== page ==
(2) Internal evidence. It is a characteristic of writings which are forged, or issued without fraudulent intent under another name (pseudepigraphical), to indicate the supposed author prominently and clearly (Ecl John 1:1; Esdr John 1:1-4; Tobit 1:1; Wisd 7-9; Baruch 1:1, so also Gospel of Peter, Apostolic Constitutions, etc.), and had this been the character of the Fourth Gospel, St. John's name would without question have been unmistakably prominent. As a matter of fact, the author has so carefully concealed his identity, that it requires considerable research and reflection to discover who he was. A careful reader, however, will discern, (1) that he was a Jew. His accurate acquaintance with Jewish laws, customs, and opinions, is enough to establish this (John 1:21; John 4:25; John 6:14.; John 7:40.; John 12:34; John 4:27; John 7:15, John 7:35; John 4:9; John 7:49; John 7:22; John 18:28; John 7:37; John 18:31). Moreover, the author's style and syntax are rather Hebraic than Greek, and he occasionally shows knowledge of the original Hebrew of the OT. (John 6:45; John 13:18; John 19:37). (2) That he was a Jew of Palestine. This is shown by his knowledge of unimportant Palestinian localities such as 'Cana of Galilee' (John 2:1, John 2:11), 'Bethany beyond Jordan' (John 1:28), Ephraim 'near the wilderness' (John 11:54), 'Mnon near to Salim' (John 3:23), Sychar (John 4:5). (3) That he lived before the destruction of Jerusalem. This is clear from his accurate acquaintance with the topography of Jerusalem, and especially of the Temple. He knows, for example, the intermittent spring of Bethesda with its five porches near the sheep-gate, Solomon's porch, the distance from Jerusalem to Bethany, Kidron, the pool of Siloam, Gethsemane, the treasury, the pavement called Gabbatha, Golgotha 'nigh to the city where there was a garden.' He is well acquainted with the current views about the Messiah among the Samaritans and Jews of the period. He shows an exact knowledge of the ritual of the feasts—e.g. Passover, Dedication, Tabernacles, and of other religious customs, e.g. ablutions before meals, and purifications before the Passover. He is familiar with the relations between the Jews and the Samaritans, with rabbinical ideas about being 'born in sins,' with the impropriety of a rabbi addressing a woman in a public place, with Jewish reluctance to enter a Gentile house, or to let dead bodies remain unburied on the sabbath, and altogether invests his narrative with a verisimilitude which can hardly be accounted for except on the supposition that he was a contemporary. (4) That he was an apostle and an eyewitness. That he was an eyewitness is three times stated: John 1:14; 'we beheld his glory'; John 19:35 'and he that hath seen hath borne witness, and his witness is true, and he knoweth that he saith true, that ye also may believe'; John 21:24; (appendix) 'this is the disciple which beareth witness of these things and wrote these things, and we know that his witness is true' (cp. also 1 John 1:1, written by the same author). In John 21:20, John 21:24 the writer is expressly identified with the disciple whom Jesus loved, the son of Zebedee (John 21:2), who was present at the Last Supper leaning on Jesus' breast (John 13:23), stood by the cross (John 19:26), received into his house the Blessed Virgin (John 19:27), ran with Peter to the tomb (John 20:2), and was present at the sea of Tiberias (John 21:7). He was not James the son of Zebedee, for James was martyred 44 a.d. (Acts 12:2). Tradition, therefore, seems to be right in asserting that he was John. It is a confirmation of this view, that the writer shows a closer acquaintance with the inner life and sentiments of the apostolic circle than any other evangelist (see e.g. John 2:11, John 2:22; John 4:27; John 6:66.; John 9:2; John 11:8.; John 12:16 John 13-17, John 18:2; John 20:19. John 21).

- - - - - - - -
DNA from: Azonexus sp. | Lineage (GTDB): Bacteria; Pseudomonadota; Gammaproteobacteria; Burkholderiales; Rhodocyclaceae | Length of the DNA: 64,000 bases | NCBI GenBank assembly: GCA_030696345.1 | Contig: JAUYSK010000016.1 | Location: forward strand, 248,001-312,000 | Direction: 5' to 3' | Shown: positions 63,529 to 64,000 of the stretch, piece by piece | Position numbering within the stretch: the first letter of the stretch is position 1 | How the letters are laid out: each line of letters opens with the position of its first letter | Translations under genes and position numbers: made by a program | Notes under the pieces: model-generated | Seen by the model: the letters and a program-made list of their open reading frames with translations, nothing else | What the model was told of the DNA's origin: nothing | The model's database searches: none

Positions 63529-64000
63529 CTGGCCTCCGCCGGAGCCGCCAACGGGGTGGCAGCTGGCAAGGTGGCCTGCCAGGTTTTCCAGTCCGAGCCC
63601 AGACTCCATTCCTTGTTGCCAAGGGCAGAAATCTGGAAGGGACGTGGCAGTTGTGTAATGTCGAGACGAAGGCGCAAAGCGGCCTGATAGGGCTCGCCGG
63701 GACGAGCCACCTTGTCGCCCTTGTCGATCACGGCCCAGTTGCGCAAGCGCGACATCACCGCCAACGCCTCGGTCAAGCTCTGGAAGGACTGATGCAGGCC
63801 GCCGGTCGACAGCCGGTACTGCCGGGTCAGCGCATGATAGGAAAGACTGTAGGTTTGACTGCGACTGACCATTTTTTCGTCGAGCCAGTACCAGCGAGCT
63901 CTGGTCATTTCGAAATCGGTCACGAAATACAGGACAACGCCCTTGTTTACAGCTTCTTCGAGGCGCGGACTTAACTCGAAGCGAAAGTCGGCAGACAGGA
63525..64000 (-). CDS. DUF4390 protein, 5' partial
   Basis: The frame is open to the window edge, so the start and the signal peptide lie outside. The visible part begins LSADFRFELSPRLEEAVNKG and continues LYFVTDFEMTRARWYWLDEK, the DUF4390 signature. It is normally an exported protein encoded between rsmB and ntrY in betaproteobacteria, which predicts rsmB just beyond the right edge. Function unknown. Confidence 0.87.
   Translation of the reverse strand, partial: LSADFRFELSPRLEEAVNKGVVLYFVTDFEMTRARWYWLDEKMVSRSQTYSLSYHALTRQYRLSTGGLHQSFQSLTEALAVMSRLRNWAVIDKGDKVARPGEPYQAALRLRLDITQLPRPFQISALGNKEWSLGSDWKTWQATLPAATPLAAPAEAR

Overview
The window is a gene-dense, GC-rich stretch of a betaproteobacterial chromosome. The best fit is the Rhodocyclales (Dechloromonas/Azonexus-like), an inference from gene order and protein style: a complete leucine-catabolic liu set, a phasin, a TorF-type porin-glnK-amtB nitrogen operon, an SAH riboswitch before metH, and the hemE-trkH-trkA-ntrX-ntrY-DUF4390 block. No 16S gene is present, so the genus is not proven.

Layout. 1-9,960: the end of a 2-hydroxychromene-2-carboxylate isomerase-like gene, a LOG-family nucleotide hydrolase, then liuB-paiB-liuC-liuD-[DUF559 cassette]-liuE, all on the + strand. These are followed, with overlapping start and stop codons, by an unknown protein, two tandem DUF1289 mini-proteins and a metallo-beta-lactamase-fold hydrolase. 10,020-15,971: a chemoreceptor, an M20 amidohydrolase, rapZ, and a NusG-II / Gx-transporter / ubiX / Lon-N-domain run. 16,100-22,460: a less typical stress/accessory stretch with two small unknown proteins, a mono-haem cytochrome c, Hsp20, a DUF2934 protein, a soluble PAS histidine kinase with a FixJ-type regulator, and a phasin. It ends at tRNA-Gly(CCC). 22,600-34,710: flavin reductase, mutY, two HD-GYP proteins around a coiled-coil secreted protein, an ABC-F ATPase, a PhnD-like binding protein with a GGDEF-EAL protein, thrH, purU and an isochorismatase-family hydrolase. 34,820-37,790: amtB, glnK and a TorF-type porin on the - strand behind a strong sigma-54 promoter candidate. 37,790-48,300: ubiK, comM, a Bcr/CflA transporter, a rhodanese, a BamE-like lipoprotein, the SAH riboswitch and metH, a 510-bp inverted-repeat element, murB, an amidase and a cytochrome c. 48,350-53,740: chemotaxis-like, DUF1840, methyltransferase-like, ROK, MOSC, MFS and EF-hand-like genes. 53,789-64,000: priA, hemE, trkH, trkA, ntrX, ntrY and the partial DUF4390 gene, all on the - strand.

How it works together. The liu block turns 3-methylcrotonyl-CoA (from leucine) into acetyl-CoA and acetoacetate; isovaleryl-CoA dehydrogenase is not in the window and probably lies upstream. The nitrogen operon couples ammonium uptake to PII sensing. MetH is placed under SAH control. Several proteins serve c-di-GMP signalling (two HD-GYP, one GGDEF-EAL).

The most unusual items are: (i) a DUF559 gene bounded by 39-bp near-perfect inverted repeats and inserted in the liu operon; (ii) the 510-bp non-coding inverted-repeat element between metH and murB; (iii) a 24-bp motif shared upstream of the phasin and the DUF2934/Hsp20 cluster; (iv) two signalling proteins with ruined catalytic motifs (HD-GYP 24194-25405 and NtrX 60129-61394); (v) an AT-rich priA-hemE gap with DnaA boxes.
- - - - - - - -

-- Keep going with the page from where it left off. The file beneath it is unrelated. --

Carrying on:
3. Difficulties. We can only briefly allude to the chief objections which have been brought against the Johannine authorship of the Fourth Gospel.

Objection 1. The Synoptic Gospels, which mention only one Passover, obviously limit the ministry to one year, while the Fourth Gospel which mentions three (John 2:13; John 6:4; John 12:1), and perhaps four (John 5:1), extends it to three or four. Reply. The Synoptists nowhere state or even hint (not even in Luke 4:19, q.v.) that the ministry was confined to a single year.